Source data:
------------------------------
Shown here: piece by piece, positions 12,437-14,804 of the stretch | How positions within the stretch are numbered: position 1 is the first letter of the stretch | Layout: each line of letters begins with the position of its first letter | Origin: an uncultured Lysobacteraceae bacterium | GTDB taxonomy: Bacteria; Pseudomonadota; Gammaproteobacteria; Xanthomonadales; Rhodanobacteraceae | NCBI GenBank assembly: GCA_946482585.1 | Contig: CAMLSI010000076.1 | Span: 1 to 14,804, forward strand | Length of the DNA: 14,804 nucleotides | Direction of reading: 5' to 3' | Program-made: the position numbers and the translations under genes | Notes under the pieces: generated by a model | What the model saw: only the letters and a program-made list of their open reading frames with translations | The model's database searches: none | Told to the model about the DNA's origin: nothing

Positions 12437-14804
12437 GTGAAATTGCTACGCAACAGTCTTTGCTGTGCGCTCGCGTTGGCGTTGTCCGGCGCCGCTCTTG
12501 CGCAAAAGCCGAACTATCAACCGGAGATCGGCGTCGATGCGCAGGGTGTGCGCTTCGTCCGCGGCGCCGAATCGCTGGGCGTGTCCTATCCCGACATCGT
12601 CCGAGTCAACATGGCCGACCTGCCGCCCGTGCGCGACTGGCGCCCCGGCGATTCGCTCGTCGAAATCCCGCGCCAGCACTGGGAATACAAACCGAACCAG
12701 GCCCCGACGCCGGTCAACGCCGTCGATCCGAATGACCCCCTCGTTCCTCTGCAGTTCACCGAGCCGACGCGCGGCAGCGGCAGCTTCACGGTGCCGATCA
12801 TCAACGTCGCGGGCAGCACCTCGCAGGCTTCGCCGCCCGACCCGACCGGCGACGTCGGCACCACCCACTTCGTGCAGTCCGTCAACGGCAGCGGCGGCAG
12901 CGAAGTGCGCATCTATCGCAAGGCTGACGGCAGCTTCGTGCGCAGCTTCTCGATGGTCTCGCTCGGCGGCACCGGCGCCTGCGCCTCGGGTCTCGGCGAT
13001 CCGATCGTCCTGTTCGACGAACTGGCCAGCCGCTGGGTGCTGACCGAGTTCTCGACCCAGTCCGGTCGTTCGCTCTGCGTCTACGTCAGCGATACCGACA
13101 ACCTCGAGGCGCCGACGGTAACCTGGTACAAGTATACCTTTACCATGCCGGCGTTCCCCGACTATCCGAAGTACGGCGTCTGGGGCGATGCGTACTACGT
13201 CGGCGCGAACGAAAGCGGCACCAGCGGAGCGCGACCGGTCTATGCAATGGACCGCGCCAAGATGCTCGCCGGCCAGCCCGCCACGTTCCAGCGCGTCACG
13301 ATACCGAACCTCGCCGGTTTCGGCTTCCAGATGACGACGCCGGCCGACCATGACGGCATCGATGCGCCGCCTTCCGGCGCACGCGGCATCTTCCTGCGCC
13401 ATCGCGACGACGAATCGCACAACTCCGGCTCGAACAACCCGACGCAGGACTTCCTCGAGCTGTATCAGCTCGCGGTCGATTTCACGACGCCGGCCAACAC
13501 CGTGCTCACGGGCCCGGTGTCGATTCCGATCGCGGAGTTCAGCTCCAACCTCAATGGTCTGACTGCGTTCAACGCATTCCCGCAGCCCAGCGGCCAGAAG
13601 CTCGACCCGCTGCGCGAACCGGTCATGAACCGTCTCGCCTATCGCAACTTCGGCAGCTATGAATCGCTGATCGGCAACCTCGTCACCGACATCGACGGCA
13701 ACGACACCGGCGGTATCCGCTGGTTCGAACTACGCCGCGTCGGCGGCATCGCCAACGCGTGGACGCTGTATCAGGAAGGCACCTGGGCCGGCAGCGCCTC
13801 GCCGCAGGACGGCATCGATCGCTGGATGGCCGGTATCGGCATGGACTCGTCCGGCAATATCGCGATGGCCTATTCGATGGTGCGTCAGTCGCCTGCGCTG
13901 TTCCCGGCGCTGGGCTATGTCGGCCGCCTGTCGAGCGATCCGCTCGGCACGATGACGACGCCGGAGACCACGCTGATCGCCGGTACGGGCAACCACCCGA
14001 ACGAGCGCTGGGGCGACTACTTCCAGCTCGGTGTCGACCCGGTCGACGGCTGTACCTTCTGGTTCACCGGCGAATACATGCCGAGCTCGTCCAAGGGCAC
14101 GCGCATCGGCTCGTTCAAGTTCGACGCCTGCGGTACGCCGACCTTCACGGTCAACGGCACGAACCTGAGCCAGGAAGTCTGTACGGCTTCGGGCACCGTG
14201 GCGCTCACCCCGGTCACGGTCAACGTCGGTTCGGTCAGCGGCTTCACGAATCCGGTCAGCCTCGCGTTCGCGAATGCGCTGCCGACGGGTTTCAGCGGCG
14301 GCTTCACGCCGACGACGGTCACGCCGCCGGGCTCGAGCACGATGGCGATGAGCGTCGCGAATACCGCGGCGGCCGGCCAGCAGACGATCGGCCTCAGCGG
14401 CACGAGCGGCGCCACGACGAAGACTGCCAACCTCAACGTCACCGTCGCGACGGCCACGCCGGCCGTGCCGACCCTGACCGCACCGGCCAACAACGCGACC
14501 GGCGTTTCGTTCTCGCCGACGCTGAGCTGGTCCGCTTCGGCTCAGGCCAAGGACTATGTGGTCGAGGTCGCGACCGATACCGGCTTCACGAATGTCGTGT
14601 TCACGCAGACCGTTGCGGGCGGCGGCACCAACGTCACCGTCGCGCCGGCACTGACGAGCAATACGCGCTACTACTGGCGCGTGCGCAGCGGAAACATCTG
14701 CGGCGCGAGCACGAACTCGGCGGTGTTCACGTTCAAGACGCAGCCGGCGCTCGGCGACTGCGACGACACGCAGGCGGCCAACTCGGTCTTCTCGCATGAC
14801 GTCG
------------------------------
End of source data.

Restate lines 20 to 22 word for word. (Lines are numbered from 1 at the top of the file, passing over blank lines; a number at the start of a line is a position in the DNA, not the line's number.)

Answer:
14101 GCGCATCGGCTCGTTCAAGTTCGACGCCTGCGGTACGCCGACCTTCACGGTCAACGGCACGAACCTGAGCCAGGAAGTCTGTACGGCTTCGGGCACCGTG
14201 GCGCTCACCCCGGTCACGGTCAACGTCGGTTCGGTCAGCGGCTTCACGAATCCGGTCAGCCTCGCGTTCGCGAATGCGCTGCCGACGGGTTTCAGCGGCG
14301 GCTTCACGCCGACGACGGTCACGCCGCCGGGCTCGAGCACGATGGCGATGAGCGTCGCGAATACCGCGGCGGCCGGCCAGCAGACGATCGGCCTCAGCGG